The investigation of the relationship between apparent clearance of albendazole metabolites versus total antipyrine clearance and/or clearance for production of antipyrine metabolites requires the application of orthogonal regression analysis since both variables are prone to errors. Considering that total clearance or clearance for production of metabolites reflects the activity of the enzyme, correlation and orthogonal regression analyses may indicate that the substrates or metabolites studied are oxidized and respectively formed by the same or similar CYP isoforms (20).
The pharmacokinetic parameters regarding the kinetic disposition of unchanged and biotransformed antipyrine and the data on apparent clearance of albendazole metabolites are reported in Tables 2 and 3, respectively, as mean (95% CI) and median for the 11 patients with neurocysticercosis. The plasma concentration-time curves for albendazole metabolites are reported in Figure 2 as mean ± SEM. The orthogonal regression equations and correlation coefficients calculated between apparent clearance (albendazole metabolites) and total clearance (antipyrine) or clearance for production of metabolite (antipyrine metabolites) parameters are shown in Table 4. The correlation coefficients indicated a correlation (P£0.05) only between total antipyrine clearance and apparent clearance of ASON, while no correlation was found between the other clearances. This correlation suggests the involvement of common CYP isoforms in the metabolism of antipyrine and of ASOX to ASON. In rats, CYP1A is involved in the elimination of ASOX to ASON (4,9,10).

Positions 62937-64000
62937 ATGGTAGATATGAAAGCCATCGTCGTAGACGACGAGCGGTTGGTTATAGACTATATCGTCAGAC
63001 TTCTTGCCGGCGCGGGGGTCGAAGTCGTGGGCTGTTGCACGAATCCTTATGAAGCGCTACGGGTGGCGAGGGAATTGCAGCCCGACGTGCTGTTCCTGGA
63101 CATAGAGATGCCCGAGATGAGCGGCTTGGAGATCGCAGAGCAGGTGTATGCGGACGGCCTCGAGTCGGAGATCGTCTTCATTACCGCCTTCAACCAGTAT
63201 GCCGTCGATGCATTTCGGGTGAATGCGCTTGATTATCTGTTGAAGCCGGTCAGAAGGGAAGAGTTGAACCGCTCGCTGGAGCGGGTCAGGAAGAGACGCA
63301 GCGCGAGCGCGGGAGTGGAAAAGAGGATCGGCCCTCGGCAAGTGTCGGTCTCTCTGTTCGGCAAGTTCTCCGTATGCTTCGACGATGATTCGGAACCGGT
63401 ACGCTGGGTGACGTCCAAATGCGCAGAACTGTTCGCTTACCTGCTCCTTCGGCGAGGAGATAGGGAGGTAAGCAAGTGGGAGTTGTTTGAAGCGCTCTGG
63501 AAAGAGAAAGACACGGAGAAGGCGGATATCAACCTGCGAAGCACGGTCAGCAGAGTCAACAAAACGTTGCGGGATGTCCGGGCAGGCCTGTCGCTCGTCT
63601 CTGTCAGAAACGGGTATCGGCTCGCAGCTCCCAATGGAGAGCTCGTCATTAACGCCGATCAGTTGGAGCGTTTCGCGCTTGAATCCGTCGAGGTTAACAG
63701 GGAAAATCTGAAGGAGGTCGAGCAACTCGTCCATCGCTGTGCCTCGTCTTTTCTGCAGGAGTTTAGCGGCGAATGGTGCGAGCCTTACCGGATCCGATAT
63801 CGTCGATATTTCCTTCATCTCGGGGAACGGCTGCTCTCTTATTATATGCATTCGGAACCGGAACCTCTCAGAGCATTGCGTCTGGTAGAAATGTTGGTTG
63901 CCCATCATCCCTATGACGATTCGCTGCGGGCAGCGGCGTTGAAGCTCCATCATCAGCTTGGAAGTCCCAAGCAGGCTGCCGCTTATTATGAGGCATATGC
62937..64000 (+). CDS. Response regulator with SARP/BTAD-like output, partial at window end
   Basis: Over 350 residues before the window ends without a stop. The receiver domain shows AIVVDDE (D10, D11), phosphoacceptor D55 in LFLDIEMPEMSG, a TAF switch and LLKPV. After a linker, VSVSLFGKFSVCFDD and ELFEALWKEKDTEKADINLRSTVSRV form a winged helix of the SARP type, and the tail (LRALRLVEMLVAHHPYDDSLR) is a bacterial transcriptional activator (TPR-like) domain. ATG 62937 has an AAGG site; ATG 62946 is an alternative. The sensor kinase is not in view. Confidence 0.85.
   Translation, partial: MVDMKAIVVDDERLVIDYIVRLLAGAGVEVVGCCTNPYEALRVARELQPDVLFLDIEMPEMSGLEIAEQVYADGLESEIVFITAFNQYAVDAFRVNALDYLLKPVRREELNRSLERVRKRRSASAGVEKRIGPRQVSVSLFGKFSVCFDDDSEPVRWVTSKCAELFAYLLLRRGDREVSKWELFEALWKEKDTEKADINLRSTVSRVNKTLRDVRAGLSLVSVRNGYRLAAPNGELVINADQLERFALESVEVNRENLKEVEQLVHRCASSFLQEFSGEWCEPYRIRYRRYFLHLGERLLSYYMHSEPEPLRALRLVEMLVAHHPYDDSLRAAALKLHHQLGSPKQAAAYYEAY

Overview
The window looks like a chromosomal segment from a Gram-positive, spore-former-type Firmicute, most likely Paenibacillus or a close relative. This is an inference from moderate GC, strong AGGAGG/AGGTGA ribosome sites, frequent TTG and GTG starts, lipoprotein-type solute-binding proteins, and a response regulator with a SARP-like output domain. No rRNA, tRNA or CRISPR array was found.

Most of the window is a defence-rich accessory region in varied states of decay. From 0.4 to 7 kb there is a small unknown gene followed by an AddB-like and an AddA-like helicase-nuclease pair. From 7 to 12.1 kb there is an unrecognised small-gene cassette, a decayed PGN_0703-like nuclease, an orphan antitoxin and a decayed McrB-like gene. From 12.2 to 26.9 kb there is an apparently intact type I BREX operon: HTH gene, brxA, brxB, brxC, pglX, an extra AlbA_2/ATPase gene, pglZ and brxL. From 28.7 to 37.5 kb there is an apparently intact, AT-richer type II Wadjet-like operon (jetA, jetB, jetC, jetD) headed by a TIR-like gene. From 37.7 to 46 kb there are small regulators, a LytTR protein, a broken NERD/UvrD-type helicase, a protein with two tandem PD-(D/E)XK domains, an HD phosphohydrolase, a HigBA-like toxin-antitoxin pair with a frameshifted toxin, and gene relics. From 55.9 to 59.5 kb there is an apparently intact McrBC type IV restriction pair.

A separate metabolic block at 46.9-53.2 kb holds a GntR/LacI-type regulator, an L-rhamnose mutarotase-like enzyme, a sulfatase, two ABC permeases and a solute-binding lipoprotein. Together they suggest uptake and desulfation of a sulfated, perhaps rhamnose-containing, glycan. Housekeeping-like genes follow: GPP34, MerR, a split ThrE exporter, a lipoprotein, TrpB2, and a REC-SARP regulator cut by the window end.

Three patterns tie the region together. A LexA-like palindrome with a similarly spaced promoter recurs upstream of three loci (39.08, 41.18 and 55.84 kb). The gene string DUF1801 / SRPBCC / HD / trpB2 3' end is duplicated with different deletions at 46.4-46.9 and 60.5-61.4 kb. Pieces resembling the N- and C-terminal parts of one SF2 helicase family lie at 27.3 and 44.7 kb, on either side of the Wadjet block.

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There are no data in the literature about the influence of neurocysticercosis on the kinetic disposition of ASOX and ASON. Marriner et al. (23) investigated the pharmacokinetics of albendazole in healthy volunteers (N = 10) after an oral dose of 400 mg albendazole and reported extremely variable AUC values (0.42-8.95 µg h-1 ml-1). The authors did not describe CL/f or Vd/f parameters. Sánchez et al. (24) investigated patients with a diagnosis of parenchymal brain cysticercosis treated with albendazole at 15 mg kg-1 day-1 for 13 days and reported CL/f values ranging from 0.54 to 5.56 l kg-1 h-1. Steady-state concentrations of ASOX vary widely among individuals (3,7), probably due to the low solubility of albendazole in the gastrointestinal tract (3). Takayanagui et al. (25) reported the pharmacokinetic interaction of ASOX with dexamethasone combined or not with cimetidine in patients with active intraparenchymal brain cysticercosis and reported similar clearance values (0.58-3.29 l h-1 kg-1). The enantioselectivity of the kinetic disposition of ASOX in patients with neurocysticercosis was reported by Marques et al. (7) with CL/f values expressed as means (N = 18) ranging from 5.8 l h-1 kg-1 for (+)-ASOX to 54.01 l h-1 kg-1 for (-)-ASOX and a mean ratio of 9.2 for the AUC(+)-ASOX/AUC(-)-ASOX. The CL/f values presented in Table 3 are comparable to the values reported by Marques et al. (7).